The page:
One of them, identified as Liu Bo, was photographed running after a young girl with his truncheon raised. That photo was cropped and a Photoshop campaign started, where netizens cropped the running Liu chasing a variety of famous people, at well-known locations around the world, with his baton. His father’s work phone number was put online.
In Chinese Internet parlance, this background research and posting of individual information for the purpose of derision and humiliation is called a “human flesh search engine.” It was initially pioneered by nationalist Chinese seeking reprisal against other Chinese who did not toe the Party line on issues such as Tibet. In this case, it was flipped on the enforcers of the regime’s policies.
The other “bear,” Zhang Bin, was photographed raising his middle finger to the camera. He was harshly denounced by netizens who asked “Is this man a Chinese?”
Another wrote: “All Chinese people will remember you both.”
Internet users identifying themselves as actual PAP members at one point engaged in a heated argument about which brigade—Shifang, Mianyang, or Chengdu—was responsible for the tear gas and stun grenades that had been fired into the crowd, attempting to blame the other groups for the violence.
“Chengdu police firing on people? We wouldn’t even scold people. We just strictly carried out our orders,” one user, identifying himself as a Chengdu PAP member, wrote. He accused the police from Mianyang of firing the tear gas and stun grenades. “We Chengdu police hardly did anything, we didn’t fire one canister!”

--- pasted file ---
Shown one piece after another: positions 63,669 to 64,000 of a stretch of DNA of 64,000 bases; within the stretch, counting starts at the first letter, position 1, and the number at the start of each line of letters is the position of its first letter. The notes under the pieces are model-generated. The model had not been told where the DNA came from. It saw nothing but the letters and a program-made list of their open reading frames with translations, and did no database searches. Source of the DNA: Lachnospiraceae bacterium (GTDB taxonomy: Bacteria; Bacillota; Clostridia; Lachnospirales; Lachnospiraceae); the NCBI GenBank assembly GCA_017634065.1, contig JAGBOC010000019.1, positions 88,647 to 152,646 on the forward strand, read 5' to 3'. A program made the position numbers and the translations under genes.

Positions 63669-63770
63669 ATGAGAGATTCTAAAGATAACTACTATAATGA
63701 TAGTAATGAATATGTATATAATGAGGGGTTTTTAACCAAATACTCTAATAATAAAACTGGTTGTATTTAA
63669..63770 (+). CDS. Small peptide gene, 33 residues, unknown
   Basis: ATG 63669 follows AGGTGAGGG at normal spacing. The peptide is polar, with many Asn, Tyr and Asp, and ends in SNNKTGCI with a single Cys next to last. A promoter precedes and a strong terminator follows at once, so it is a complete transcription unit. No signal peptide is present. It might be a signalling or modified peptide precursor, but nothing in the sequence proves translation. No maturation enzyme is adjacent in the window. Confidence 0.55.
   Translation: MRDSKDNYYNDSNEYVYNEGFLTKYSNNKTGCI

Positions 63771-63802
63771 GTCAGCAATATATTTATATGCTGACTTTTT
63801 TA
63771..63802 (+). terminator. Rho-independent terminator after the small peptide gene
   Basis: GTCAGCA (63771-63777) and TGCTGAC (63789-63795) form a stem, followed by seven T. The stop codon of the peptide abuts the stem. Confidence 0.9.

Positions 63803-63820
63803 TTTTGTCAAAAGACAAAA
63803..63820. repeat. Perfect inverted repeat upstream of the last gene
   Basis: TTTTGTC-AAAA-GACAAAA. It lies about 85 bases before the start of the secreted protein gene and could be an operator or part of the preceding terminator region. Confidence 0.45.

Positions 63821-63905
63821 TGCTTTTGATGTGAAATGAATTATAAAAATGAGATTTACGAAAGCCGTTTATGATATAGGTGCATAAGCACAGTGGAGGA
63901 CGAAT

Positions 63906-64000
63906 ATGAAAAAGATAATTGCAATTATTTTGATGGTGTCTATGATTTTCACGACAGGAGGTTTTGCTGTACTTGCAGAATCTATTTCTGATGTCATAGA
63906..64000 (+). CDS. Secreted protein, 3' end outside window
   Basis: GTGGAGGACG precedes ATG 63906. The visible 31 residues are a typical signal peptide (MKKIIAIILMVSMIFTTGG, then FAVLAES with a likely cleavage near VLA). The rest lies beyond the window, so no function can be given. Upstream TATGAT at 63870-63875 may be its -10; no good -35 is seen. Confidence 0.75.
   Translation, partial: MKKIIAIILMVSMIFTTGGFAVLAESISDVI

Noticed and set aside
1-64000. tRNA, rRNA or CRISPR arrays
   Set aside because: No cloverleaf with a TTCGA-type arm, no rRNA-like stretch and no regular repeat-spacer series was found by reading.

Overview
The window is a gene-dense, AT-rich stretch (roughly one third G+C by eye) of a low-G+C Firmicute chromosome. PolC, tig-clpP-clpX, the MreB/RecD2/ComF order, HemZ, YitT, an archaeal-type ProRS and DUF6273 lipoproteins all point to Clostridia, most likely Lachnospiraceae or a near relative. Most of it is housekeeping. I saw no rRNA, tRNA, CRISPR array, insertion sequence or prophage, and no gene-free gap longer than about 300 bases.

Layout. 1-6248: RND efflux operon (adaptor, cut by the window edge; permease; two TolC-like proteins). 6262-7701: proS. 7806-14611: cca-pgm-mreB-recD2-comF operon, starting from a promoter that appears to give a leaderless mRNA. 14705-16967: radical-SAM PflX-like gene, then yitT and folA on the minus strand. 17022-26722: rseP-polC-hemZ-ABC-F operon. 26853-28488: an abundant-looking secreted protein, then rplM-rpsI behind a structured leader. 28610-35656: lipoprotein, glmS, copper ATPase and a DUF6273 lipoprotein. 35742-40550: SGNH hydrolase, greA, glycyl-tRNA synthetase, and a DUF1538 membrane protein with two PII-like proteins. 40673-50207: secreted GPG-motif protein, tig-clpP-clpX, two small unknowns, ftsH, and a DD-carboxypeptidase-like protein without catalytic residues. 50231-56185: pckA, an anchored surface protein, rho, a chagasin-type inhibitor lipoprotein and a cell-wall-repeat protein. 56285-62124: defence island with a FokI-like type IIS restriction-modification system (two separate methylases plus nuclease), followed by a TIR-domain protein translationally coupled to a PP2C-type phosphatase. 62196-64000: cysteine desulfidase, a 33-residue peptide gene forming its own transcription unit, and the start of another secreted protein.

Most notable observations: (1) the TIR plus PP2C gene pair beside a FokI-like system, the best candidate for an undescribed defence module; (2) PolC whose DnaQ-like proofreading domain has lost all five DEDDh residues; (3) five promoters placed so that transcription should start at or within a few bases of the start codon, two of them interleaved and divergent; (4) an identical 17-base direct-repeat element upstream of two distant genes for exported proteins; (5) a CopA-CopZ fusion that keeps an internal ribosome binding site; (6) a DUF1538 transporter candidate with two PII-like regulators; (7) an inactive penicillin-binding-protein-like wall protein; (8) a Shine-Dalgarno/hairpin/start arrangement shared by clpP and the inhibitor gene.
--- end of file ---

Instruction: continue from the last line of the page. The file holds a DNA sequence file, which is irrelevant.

Not Serving Your Kind
Attempts to avoid responsibility for violence against local residents in the context of a crackdown on a mass incident is highly unusual in China.
The resentment with which PAP members were treated in Shifang may go some way to explaining this apparent change of heart.
One Weibo user, who at the time he posted identified himself as a police officer from the Fucheng District of Mianyang (then later changed it), complained about the treatment by Shifang locals.
“Many colleagues went to buy food: they wouldn’t sell; they wouldn’t sell shoes, wouldn’t sell water, wouldn’t sell cigarettes. Ah, I feel so grieved by this! We’re almost rats running across the street. I feel sorrowful thinking about these words ‘People’s Police.’”
In another case, a store-owner on Taobao, the Chinese version of eBay, posted a notice that he would refuse to send products to any official government address in Shifang.
“If you choose to be a part of this machine as your job, then you better be prepared to take responsibility for everything it does,” one netizen, identifying himself as faculty at Peking University, wrote.
The writer added a stern warning to Chinese who work in the Communist Party’s security forces: “Hitler’s Third Reich also had some people of high character and morals, but they, along with that chariot of war they bound themselves to, also faced Judgment Day.”
Ariel Tian and John An contributed to this report.